It’s Not Her Fault She’s Pretty

I read this story, and was completely blown away by it.  While I have plenty of experience with the first half, I can’t imagine how I would handle the second half, and I greatly admire the strength this woman had to have to be able to handle this situation the way she did.

But let’s get down to the real reason we’re here.  After I read the story, I shared a link to it on my Facebook page along with a few words, and was completely shocked by the response I got in the comments.  The main feedback that I read was not the outrage and sadness that I and a few others shared, but was instead quite a lot of “she should’ve known the proper way to handle it” and “she should know how to protect herself in public.  And this was coming from other women!

Umm…excuse me?!  Am I the only one seeing a problem with this?  As I scrolled through the comments, I couldn’t believe what I was reading.  And then later, I had a face-to-face conversation with someone about it (another woman, nonetheless), and she said the same thing.  I was completely flabbergasted.  How are there so many people missing so many problems with this?  How are there so many people putting the blame on this woman, not only for not getting rid of the crazy man, but not handling the men in the first half of the story properly.

Why are we so comfortable in the society where women can’t go out into public without watching everything they do because you never know who might interpret something you do or something you wear or even the way your face looks as an invitation?  Why have the tables turned so severely that it’s the woman’s fault that she doesn’t want to be hit on?

So I send this out as a call to anyone who may see this.  See the problems with this, the problems with the judgments set on women, the problems with society.  Do not allow us to settle into this life where women are seen as targets and goals.  Do not allow us to settle into a society where women have to be on guard and take special precautions merely to ride a train.  Most importantly, do not allow us to settle into a world where personal attacks, whether they be minor or extreme, are blamed on the victim.

“That’s just the world we live in” can never and should never be an excuse for inactivity.  “That’s just the way things are” are the most despicable 6 words I’ve ever heard.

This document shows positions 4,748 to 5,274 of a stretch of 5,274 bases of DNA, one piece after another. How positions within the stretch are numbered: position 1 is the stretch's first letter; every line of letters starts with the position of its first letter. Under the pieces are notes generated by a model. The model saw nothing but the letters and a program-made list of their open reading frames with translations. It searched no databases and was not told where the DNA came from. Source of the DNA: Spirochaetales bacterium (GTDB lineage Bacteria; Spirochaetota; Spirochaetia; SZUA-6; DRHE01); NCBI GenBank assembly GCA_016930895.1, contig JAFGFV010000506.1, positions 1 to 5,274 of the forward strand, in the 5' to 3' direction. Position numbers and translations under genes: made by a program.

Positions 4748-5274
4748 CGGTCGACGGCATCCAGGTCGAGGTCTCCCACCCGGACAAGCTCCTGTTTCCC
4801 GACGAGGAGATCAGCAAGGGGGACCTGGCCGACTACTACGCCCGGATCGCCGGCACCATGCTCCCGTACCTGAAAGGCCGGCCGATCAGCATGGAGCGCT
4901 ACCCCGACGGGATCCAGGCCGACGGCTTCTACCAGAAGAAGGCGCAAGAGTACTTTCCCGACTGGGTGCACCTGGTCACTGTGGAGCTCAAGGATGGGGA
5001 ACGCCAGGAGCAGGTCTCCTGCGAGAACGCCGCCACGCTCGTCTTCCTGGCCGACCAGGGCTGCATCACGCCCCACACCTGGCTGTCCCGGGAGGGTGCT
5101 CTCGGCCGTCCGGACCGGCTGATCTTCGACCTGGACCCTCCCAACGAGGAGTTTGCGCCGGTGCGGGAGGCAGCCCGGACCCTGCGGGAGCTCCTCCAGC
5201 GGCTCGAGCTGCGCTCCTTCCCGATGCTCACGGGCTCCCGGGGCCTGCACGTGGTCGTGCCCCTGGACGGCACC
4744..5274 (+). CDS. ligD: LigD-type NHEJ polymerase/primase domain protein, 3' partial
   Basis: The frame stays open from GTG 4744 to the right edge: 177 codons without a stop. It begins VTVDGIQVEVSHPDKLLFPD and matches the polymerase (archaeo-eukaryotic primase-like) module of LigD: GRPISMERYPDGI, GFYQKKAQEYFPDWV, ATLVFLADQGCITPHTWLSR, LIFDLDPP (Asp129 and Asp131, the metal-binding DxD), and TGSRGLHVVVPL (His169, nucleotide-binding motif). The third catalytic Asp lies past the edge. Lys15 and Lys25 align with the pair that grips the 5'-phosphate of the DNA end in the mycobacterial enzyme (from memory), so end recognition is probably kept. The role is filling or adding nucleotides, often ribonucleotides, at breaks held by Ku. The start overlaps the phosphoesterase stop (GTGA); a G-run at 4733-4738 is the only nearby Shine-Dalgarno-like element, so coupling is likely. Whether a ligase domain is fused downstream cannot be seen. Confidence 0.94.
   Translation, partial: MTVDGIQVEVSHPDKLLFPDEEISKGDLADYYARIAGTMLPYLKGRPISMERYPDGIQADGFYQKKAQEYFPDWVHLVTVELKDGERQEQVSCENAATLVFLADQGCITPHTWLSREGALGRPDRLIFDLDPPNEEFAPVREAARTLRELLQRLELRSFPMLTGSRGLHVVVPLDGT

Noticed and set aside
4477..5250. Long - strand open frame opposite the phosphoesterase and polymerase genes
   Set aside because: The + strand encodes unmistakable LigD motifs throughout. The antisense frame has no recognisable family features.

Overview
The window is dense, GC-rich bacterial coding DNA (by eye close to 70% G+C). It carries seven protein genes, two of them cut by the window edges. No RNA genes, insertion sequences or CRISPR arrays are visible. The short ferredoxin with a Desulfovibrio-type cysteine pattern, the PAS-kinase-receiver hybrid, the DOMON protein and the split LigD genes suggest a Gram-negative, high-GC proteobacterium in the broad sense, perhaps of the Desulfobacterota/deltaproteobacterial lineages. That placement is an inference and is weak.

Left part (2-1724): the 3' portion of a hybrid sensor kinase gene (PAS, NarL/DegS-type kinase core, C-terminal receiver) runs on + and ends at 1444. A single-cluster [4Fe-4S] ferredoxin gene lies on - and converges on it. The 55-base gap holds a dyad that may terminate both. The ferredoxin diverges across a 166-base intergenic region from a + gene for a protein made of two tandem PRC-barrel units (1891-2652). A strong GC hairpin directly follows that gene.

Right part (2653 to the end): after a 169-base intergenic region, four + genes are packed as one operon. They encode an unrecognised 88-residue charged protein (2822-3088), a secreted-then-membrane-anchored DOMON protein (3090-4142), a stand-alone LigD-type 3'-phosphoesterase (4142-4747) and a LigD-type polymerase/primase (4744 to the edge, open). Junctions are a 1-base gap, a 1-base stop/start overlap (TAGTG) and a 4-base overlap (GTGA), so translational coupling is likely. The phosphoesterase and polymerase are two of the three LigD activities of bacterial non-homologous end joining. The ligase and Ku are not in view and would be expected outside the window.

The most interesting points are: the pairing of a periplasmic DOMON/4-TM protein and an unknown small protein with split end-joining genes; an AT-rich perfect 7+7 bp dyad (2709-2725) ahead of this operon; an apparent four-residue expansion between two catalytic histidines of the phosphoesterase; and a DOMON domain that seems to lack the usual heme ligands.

“All that is necessary for the triumph of evil is for good men to do nothing.


4 thoughts on “It’s Not Her Fault She’s Pretty

  1. (e)m says:

    The way I see it, the problem is two-fold. 1. A sexist society. 2. A society that blames victims in general. Got your car broken into? You shouldn’t have left anything on the seat. Got mugged? You shouldn’t have been in that part of town. Combine part one and part two. Got raped? You shouldn’t have been alone without a man to protect you. That is my take on how western society currently works. And because the culture blames the victim most of the time in any exchange, people can ignore problems and act like nothing should be done. It is an excuse for inaction, and can be traced back as one of the root problems of social injustice. Are you Poor? you didn’t work hard enough. No job, it’s your own fault. Discriminated against for race? Shouldn’t have been acting black. Mistreated for being a woman, get over it, you shouldn’t be so feminine. This is the exact mentality the republican party has in the U. S.

    So until we can stop the victim blaming, nothing will change.

  2. wordofwoz says:

    Very well said. One of my main focuses in the feminism movement is the fight against victim blaming. I know that the problem goes beyond just that aspect of it, but that’s where I tend to see it the most. I hate that this is what our society has come to. Victims of crime and hate already have so much to deal with, so much pain and suffering, so much other things they should be worrying about, and people decide to throw so much more on them by blaming them for things they never should have been blamed for or involved in in the first place. Quite honestly, the thought of that just makes me sick to my stomach.

  3. MorningV says:

    I think one of the biggest points that stood out in that story for me was the whole idea that men actually get offended when women don’t respond to their advances. It’s this assumption that women are SUPPOSED to respond to all conversation attempts, simply because they’re women. If I approach a man who is obviously busy and attempt to engage him in unwanted conversation, I’m the rude one for interrupting, but if a man approaches me for unwanted conversation, I’m again the rude one for dismissing him. As I write this, it occurs to me that this very well may speak to the larger issue of the relative importance of men’s and women’s activities. Anything that a man is involved in is automatically of more worth and importance than if that same task is performed by women. So, is it less rude to interrupt a woman because her time is less valuable? Or is it about the power discrepancies and the man is seen as having the “right” to interrupt her because of his greater value? I suppose the reality is all of this mixed into one, but regardless, the inherent inferiority of women is apparent in this and so many other situations.

    • wordofwoz says:

      Well, don’t you know? Men do the important work in this world. It’s a woman’s job to find a husband and raise a family. Therefore, anything she does that is not directly attributing to that doesn’t matter, and when he approaches her, he’s just trying to make her dreams come true. But when a woman approaches a man, she’s just a silly girl who’s getting in the way of his important work.

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